In other sports, video review’s timely use helps officials get it right. In golf, video review too often makes it feel like the sport is getting it wrong, because timeliness matters in the spirit of fair play, because the retroactive nature of some punishments are as egregious as the violations themselves.  

We saw that with Lexi Thompson at the ANA Inspiration this year.

Yes, she deserved a two-shot penalty for improperly marking her ball, but she didn’t deserve the two-shot penalty for signing an incorrect scorecard. She had no idea she was signing an incorrect scorecard.

We nearly saw the ruin of the U.S. Open at Oakmont last year, with Dustin Johnson’s victory clouded by the timing of a video review that left us all uncertain if the tournament was playing out under an incorrect scoreboard.

“What these protocols are put in place for, really, is to make sure there are measures to identify the facts as soon as possible, in real time, so if there is an issue to be dealt with, that it can be handled quickly and decisively,” Pagel said.

Amen again.

We have pounded the USGA for making the game more complicated and less enjoyable than it ought to be, for creating controversy where common sense should prevail, so let’s applaud executive director Mike Davis, as well as the R&A, for putting common sense in play.

Yes, this isn’t a perfect answer to handling rules violations.

There are trap doors in the protocols that we are bound to see the game stumble into, because the game is so complex, but this is more than a good faith effort to make the game better.

This is good governance.

And compared to the glacial pace of major rules change of the past, this is swift.

This is the USGA and R&A leading a charge.

We’re seeing that with the radical modernization of the Rules of Golf scheduled to take effect in 2019. We saw it with the release of Decision 34/3-10 three weeks after Thompson’s loss at the ANA, with the decision limiting video review to “reasonable judgment” and “naked eye” standards. We’re hearing it with Davis’ recent comments about the “horrible” impact distance is having on the game, leading us to wonder if the USGA is in some way gearing up to take on the golf ball.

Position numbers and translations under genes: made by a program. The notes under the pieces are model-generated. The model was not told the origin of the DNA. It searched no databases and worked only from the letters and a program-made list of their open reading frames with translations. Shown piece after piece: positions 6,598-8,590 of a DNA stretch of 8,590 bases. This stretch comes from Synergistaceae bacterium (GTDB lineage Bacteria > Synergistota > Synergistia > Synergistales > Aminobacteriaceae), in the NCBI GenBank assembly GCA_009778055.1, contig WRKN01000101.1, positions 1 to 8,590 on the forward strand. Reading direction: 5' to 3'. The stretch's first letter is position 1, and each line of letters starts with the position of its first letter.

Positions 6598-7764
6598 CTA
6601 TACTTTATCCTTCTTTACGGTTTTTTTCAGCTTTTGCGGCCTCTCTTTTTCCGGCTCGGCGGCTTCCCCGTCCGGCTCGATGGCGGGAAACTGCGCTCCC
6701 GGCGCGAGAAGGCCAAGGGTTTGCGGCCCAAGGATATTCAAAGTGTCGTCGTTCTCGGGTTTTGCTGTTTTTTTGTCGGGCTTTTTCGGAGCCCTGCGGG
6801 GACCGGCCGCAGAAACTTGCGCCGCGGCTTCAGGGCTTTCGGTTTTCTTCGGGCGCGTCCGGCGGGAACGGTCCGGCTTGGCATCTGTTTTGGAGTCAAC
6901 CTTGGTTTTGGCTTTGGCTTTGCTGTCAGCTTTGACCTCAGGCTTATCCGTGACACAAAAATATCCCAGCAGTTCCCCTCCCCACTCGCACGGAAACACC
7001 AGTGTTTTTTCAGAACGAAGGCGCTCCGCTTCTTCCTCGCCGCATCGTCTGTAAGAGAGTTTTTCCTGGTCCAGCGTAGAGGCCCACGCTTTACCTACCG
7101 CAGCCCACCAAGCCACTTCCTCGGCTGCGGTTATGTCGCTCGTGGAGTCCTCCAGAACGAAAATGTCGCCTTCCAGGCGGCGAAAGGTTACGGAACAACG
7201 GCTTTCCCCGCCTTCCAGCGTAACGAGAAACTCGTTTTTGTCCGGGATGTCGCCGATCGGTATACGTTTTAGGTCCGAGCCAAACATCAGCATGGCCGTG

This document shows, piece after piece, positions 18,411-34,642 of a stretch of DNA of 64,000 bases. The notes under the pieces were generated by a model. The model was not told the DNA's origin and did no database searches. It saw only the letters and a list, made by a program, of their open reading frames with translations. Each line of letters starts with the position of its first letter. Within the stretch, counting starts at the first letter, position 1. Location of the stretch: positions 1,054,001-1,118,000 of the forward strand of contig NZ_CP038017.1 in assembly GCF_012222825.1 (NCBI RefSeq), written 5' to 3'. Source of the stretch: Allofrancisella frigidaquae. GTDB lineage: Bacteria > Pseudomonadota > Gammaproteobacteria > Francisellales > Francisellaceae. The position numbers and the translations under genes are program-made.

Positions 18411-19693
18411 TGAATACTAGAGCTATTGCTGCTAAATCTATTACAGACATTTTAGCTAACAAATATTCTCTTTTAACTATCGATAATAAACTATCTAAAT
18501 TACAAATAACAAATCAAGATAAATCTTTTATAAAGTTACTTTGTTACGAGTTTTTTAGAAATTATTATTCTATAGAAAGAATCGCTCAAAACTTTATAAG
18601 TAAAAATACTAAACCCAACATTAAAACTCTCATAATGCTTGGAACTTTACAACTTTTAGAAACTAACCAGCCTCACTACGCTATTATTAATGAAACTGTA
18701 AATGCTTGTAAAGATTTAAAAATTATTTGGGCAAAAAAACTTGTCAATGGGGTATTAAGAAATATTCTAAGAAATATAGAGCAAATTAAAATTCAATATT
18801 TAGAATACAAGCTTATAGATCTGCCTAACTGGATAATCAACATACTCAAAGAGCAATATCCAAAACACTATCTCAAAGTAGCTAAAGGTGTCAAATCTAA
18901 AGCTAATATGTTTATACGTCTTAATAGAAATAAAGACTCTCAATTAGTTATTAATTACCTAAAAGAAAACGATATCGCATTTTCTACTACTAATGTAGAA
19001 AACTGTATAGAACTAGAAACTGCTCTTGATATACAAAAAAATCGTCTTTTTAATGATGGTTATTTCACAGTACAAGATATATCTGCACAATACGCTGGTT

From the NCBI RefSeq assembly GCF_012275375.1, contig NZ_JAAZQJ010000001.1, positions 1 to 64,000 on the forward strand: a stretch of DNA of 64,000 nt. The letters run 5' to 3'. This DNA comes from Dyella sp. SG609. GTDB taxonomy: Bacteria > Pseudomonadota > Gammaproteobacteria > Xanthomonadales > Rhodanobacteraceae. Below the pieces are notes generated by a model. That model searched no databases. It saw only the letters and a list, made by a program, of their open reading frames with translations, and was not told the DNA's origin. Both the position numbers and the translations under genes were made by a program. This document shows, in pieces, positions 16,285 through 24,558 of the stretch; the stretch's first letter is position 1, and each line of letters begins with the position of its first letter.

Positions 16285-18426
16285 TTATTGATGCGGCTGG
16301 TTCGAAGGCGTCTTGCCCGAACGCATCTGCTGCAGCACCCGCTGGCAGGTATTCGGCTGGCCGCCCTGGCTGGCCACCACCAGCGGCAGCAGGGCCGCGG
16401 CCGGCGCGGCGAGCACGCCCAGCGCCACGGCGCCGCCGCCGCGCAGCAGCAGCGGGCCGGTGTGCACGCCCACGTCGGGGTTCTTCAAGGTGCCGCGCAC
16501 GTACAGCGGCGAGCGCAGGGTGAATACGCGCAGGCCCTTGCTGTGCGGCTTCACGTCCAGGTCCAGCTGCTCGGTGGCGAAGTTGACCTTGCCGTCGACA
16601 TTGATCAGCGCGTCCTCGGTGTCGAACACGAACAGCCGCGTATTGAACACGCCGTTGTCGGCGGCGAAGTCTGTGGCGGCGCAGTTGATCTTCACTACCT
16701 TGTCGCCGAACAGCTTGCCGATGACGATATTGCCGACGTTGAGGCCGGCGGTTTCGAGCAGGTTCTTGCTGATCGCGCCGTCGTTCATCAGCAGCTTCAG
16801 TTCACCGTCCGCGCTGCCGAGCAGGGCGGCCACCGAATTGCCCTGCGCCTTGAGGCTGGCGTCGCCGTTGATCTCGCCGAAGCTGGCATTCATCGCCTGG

Yes, the new video review protocols aren’t a panacea. Rules officials will still miss violations that should have been caught. There will be questions about level playing fields, about the fairness of stars getting more video review scrutiny than the rank and file. There will be questions about whether viewer complaints were relayed to rules officials.

Golf, they say, isn’t a game of perfect, and neither is rules enforcement, though these protocols make too much sense to be pilloried. They should be applauded. They should solve a lot more problems than they create.

Lexi 'applaud's USGA, R&A for rules change

By Randall MellDecember 11, 2017, 5:15 pm

Lexi Thompson’s pain may prove to be the rest of golf’s gain.

David Rickman, the R&A’s executive director of governance, acknowledged on Golf Channel’s "Morning Drive" Monday that the new protocols that will eliminate the use of TV viewer call-ins and emails to apply penalties was hastened by the controversy following Thompson’s four-shot penalty at the ANA Inspiration in early April. The new protocols also set up rules officials to monitor TV broadcasts beginning next year.